Hands Down, These Are the 5 Best Gins for Martinis

Updated 04/26/18
best gin for martinis
Salt & Wind

Martinis remain one of the most iconic (and glamorous) cocktails of all time, typically consisting of gin, vermouth, and an olive or lemon peel as a garnish. Since the recipe is mixed with little else, a well-made martini is only as good as the gin it’s made with. Whether you’re ordering a martini or mixing it up at home, it doesn’t hurt to impress your bartender (or your guests) by knowing the top options for your drink of choice. Read on for five of the all-time best gins for martinis.

Few

This Chicago-based distillery has never let us down, and for the world’s perfect martini, you’d be hard-pressed to find better gin than Few’s. In addition to the classic juniper, Few’s gin also carries hints of lemon peel and warm vanilla, making it one of the best gins for martinis year-round. While an olive won’t taste out of place, we recommend trying this one with a lemon twist.

Few Standard Issue Gin
Few Standard Issue Gin $41
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Hendrick's

At the end of the day, Hendrick’s is a gin that’s good for just about everything—from complex cocktails to simple gin and tonics. Martinis are no exception, and this Scottish gin is a favorite among seasoned cocktail lovers. Because it’s distilled in small batches, the gin yields an ultra-precise flavor that’s as balanced as it is distinctive. Hendrick’s is ideal for those who enjoy a more botanical profile—think notes of elderflower, fresh cucumber, and rose water.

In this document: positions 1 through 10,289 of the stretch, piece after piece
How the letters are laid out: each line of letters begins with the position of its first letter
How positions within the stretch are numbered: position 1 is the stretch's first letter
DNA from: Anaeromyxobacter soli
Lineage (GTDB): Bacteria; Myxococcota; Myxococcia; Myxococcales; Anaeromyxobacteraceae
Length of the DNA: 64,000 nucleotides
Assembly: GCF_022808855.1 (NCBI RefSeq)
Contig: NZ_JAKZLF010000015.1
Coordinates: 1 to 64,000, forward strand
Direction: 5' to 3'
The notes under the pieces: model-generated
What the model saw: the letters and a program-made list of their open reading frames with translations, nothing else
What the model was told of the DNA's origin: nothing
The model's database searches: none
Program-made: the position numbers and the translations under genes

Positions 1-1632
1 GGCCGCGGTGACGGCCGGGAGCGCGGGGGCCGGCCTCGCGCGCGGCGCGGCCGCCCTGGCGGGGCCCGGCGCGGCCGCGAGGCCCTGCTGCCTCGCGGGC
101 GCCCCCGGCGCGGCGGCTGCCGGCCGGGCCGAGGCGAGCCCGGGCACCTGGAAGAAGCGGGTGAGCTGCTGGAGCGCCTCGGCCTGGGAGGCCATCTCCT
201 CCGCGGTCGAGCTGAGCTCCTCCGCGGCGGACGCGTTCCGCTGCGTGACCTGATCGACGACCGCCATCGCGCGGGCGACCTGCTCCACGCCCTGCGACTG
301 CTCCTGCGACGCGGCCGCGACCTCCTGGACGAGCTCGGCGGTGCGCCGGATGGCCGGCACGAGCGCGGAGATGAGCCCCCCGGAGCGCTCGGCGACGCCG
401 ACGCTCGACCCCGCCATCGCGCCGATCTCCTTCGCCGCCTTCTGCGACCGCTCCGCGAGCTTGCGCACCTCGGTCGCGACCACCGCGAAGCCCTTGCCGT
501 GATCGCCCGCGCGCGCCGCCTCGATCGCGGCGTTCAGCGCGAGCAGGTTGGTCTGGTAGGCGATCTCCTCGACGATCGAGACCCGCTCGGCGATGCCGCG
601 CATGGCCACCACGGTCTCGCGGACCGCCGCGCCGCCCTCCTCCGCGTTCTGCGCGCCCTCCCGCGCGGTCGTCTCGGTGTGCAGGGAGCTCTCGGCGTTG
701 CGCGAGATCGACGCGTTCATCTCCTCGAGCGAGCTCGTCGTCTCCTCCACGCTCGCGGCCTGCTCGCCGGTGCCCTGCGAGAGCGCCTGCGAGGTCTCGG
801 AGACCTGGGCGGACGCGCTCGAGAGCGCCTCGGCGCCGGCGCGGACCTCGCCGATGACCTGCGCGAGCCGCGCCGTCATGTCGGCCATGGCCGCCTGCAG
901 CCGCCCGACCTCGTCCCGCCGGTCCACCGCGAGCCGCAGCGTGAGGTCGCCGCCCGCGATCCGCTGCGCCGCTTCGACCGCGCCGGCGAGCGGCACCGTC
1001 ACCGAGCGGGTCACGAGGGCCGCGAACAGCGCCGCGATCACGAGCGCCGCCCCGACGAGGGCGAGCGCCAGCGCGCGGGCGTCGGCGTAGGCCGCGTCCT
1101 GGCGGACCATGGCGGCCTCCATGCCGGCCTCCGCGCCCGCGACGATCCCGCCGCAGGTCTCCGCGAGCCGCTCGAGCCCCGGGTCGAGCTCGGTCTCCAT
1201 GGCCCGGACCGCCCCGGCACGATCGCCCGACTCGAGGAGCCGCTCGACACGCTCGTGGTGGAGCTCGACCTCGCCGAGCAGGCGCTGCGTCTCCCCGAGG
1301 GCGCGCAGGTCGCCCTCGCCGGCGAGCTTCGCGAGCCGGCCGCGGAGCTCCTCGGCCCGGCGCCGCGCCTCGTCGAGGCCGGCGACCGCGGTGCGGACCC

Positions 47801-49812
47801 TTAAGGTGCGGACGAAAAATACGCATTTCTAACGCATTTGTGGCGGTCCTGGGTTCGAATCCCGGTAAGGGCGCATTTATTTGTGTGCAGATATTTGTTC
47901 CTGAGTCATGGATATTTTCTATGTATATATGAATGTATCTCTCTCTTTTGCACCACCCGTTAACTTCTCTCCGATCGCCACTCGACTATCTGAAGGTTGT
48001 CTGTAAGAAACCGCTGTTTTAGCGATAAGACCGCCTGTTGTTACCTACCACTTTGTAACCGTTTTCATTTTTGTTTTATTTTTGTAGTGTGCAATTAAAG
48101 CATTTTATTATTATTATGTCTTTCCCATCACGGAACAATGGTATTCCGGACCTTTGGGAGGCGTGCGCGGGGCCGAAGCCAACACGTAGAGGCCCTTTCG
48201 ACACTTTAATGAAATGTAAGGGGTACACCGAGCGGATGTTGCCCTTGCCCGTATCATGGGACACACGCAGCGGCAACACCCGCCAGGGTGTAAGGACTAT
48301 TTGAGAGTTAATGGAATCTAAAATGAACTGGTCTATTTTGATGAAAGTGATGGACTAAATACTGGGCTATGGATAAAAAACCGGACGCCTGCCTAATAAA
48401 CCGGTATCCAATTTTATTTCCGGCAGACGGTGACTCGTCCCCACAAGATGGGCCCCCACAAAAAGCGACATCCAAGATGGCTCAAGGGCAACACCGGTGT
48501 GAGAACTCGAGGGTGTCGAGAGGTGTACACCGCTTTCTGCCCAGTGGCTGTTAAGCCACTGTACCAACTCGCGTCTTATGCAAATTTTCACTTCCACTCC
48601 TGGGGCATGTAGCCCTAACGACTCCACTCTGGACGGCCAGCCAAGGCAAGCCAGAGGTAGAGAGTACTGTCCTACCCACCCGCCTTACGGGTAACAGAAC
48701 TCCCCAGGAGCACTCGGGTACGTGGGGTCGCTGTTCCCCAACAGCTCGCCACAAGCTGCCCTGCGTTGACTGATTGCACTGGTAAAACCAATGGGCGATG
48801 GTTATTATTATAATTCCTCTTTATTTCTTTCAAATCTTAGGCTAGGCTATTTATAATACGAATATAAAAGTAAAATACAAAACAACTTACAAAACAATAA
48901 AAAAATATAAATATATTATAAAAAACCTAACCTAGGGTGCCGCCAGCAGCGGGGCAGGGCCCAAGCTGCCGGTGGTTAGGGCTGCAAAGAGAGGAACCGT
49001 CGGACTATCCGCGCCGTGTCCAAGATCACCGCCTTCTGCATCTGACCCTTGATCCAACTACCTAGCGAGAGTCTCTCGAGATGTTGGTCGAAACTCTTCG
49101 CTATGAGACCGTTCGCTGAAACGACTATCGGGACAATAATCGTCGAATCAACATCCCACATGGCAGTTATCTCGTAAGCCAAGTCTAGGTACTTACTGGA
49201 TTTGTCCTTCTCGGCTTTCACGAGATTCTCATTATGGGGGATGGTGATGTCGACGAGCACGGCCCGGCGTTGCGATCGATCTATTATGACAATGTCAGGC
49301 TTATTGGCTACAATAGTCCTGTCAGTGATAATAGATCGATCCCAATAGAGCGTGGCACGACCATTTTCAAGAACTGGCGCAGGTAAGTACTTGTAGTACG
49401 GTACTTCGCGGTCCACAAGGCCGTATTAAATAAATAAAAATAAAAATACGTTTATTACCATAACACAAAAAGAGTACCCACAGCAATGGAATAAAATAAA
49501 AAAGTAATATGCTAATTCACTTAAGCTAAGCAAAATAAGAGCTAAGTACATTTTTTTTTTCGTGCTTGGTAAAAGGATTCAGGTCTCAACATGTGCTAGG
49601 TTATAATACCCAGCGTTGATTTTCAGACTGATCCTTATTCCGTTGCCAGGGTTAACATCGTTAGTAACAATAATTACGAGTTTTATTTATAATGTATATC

Hendrick’s Gin
Hendrick’s Gin $29
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The Botanist

The Botanist, another gin of Scottish origin, cultivates a wild, down-to-earth appeal that hinges on foraged botanicals from the island of Islay. Major tasting notes include cassia bark, coriander, orris root, and 18 other botanical ingredients.

The Botanist Gin
The Botanist Gin $37
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St. George Terroir

Much like fine wine, the best gins have a knack for capturing the spirit (and flavor) of the place where they’re made. If you’re looking for a gin that tastes like the exact opposite of England or Scotland, St. George Terroir is for you. In fact, it tastes like pure California. Crafted in small batches near San Francisco, St. George conveys notes of coastal sage, bay laurel, and woodsy Douglas fir, making for a martini that’s both earthy and refreshing.

St. George Terroir Gin
St. George Terroir Gin $30
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Four Pillars Navy Strength

On the off-chance that a classic martini isn’t strong enough for you, allow us to suggest Four Pillars Navy Strength Gin. This under-the-radar Australian distillery has become a darling of the craft cocktail set, with a strong following at spots like the Drop Bear Inn in Melbourne and Accomplice in L.A. Be advised: This gin clocks in at an ABV of 58.8% alcohol, making it not only one of the top gins for martinis but also one of the most heavy-hitting. But if you’re the type to go big or go home (you’ll definitely need to get a ride home), you’ll get to enjoy the gin’s fruity, spicy, and delectably fragrant flavor profile.

Four Pillars Navy Strength Gin
Four Pillars Navy Strength Gin $100
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Ready to mix up another classic drink? Read on for the five best gins for a gin and tonic.

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